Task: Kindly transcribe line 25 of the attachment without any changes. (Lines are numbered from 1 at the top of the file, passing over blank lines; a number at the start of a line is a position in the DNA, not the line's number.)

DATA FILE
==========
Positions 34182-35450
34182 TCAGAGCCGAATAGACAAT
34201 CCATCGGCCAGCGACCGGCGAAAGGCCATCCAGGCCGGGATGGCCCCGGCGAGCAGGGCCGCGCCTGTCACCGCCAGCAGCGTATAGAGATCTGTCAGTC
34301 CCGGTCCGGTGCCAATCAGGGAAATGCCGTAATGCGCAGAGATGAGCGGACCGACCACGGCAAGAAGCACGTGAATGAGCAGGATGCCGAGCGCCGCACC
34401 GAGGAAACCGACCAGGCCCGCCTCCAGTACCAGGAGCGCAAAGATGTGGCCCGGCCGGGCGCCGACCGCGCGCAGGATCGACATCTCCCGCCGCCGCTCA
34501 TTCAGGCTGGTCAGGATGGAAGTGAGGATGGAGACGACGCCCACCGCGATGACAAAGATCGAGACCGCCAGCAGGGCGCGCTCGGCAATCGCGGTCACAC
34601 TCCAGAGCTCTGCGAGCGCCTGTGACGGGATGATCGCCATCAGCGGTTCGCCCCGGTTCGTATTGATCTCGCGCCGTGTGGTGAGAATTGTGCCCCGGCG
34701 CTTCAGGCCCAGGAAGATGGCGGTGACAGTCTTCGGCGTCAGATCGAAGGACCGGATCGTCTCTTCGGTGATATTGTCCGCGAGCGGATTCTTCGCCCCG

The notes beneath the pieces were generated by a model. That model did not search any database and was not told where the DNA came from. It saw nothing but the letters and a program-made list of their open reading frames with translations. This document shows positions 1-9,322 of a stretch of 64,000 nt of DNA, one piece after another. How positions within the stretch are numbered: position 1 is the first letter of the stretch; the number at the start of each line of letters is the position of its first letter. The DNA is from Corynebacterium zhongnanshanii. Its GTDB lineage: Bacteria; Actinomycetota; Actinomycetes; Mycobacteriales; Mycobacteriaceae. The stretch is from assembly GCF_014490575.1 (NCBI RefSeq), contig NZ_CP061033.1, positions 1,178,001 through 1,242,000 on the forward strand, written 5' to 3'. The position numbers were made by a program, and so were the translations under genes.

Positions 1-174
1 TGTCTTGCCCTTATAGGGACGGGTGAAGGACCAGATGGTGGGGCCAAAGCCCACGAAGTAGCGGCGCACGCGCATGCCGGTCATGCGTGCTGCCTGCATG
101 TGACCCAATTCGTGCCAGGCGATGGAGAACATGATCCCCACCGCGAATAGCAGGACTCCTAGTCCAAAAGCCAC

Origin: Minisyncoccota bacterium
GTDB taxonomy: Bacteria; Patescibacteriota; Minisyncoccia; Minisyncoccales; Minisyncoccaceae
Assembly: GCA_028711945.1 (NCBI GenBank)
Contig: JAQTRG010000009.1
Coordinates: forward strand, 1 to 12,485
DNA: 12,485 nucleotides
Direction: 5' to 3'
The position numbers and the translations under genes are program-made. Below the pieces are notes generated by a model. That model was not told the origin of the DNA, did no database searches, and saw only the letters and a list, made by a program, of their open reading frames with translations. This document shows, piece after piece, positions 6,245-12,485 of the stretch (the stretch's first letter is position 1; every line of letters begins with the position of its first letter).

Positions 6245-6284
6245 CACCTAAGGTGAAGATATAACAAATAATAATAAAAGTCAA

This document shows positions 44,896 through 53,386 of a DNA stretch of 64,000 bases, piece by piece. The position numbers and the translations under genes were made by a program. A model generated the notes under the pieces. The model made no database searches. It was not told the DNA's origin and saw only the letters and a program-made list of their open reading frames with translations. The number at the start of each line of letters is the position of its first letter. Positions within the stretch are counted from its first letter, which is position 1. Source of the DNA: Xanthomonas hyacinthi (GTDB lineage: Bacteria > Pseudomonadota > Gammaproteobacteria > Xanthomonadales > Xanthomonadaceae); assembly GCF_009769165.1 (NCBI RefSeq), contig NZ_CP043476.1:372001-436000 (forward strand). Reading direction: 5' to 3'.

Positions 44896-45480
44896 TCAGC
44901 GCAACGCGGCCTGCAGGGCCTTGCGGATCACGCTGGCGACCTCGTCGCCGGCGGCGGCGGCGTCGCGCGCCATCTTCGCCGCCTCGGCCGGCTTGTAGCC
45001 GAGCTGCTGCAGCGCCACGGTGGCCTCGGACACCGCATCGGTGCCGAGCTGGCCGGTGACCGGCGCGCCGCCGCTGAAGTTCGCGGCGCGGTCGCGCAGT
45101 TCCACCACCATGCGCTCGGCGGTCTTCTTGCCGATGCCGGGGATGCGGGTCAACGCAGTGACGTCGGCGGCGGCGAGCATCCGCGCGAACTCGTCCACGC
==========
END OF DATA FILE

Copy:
44896 TCAGC